Step 4: Generate Solutions
The cause and effect chart provides the platform for solutions.  We solve problems by controlling, altering, or eliminating causes.  Therefore, if the cause and effect chart accurately models the causes of the problem, controlling those causes eliminates future similar events (or greatly reduces probability).  

One common misconception is that there is a single root cause for any given event.  Rarely is this the case.  Robust solution strategies eliminate causes from different paths on the cause and effect chart.  Diversification of solutions helps to reduce risk of recurrence to a lower level than can be achieved by implementing single solutions.

Consider the arc of automotive safety over the past 25 years.  There are now many safety devices working to keep the occupants safe.  Safety devices have evolved from lap belts to three-point restraints, air bags, energy-absorbing structures, proximity radars, anti-lock and/or automatic braking, and a host of other protective systems.  At least one car (Tesla) now has full autopilot.  In another 25 years, few of us will likely still be driving at all.  Any one of these solutions on its own reduces risk.  But when they all act together, it makes for a much safer driving experience.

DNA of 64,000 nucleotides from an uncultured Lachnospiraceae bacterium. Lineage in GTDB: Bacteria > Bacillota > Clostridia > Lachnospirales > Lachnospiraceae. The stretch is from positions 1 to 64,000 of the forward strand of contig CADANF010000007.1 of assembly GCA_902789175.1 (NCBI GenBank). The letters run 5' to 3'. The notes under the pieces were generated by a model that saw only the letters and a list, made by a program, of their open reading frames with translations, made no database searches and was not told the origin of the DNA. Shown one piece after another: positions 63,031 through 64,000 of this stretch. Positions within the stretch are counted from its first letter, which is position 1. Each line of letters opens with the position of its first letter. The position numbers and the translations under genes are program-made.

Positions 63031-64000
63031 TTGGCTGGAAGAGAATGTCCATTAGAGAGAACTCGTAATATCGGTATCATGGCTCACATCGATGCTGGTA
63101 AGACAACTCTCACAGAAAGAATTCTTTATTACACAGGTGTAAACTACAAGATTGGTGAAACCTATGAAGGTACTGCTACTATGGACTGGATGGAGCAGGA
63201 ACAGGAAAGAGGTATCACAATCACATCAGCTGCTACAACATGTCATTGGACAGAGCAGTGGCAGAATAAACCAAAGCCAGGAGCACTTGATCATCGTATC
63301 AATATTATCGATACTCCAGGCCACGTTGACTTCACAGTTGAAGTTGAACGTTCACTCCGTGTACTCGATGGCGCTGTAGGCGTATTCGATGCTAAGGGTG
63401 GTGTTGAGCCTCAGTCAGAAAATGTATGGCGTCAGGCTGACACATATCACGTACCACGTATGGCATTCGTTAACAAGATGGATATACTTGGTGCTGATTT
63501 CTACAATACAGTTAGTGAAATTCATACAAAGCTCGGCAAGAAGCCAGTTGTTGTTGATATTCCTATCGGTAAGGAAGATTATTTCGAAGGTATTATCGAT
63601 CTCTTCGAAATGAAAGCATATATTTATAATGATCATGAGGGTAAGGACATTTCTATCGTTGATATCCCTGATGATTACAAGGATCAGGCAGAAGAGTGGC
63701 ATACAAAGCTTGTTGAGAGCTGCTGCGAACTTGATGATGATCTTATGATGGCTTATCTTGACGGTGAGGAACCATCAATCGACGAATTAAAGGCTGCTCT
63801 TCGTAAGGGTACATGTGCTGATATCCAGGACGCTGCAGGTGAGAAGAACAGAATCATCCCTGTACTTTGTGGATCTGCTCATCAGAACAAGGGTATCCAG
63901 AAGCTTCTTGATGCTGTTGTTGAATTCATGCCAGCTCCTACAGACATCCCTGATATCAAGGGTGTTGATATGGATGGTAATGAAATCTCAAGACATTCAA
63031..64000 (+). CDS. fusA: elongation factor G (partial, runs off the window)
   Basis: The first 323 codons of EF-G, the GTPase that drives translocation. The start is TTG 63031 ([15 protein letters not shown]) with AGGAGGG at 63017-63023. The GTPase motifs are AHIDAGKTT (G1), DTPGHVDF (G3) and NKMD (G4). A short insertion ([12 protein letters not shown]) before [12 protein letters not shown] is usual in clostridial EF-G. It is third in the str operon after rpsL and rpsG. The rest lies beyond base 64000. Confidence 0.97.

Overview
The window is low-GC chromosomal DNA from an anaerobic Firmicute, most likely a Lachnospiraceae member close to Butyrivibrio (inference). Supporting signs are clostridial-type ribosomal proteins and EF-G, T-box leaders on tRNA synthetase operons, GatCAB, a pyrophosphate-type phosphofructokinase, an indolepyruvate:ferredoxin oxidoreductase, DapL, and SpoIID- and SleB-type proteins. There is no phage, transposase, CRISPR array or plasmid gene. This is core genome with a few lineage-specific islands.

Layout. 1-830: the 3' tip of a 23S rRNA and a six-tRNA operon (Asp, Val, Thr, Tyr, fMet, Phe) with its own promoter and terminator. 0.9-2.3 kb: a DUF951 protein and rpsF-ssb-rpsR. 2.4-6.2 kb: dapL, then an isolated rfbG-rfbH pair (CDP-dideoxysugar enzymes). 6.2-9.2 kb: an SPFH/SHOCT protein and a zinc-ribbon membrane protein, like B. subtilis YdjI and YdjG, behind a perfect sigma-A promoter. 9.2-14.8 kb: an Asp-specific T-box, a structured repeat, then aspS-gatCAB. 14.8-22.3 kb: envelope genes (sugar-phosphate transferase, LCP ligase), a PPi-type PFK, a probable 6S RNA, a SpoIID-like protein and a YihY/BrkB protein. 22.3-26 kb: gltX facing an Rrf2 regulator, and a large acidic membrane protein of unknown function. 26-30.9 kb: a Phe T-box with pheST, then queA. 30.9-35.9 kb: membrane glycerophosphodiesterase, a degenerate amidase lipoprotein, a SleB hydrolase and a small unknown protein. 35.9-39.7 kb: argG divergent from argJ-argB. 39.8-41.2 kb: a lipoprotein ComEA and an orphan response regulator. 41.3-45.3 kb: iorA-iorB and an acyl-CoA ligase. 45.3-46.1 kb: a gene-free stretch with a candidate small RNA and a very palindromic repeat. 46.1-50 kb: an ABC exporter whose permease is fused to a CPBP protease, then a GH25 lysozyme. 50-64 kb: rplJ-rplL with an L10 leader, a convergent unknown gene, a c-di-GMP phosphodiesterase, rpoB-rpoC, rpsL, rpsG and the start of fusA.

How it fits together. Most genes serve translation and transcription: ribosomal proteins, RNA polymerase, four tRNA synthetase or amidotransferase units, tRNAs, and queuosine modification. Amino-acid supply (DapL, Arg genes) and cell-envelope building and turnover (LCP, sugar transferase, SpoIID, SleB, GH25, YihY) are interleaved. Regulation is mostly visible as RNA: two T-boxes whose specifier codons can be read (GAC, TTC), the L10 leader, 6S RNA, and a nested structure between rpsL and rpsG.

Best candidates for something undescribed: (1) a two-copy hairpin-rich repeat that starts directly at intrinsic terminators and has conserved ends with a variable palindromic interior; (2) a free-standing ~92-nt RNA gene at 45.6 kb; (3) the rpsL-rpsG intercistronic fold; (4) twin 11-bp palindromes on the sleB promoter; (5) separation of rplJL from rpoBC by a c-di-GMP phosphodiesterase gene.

At Sologic, we challenge our teams to go beyond the quick fixes that get things back on track in the short-term, but allow risks to trend back to their pre-event levels over the long-term.  We compare the cost of these solutions to the value of the problem in order to present leadership with a set of solutions that will not only be effective, but also provide a positive return on investment.

Step 5: Produce the Final Report

Once the analysis is complete, we assemble a final report.  The final report is the communication vehicle for a broader audience so that others can recognize and mitigate risks in their areas.  The report also becomes the ‘lesson learned’ document enabling the new knowledge to be shared with future employees.

You can find many example reports in the RCA Templates and Examples section of our website.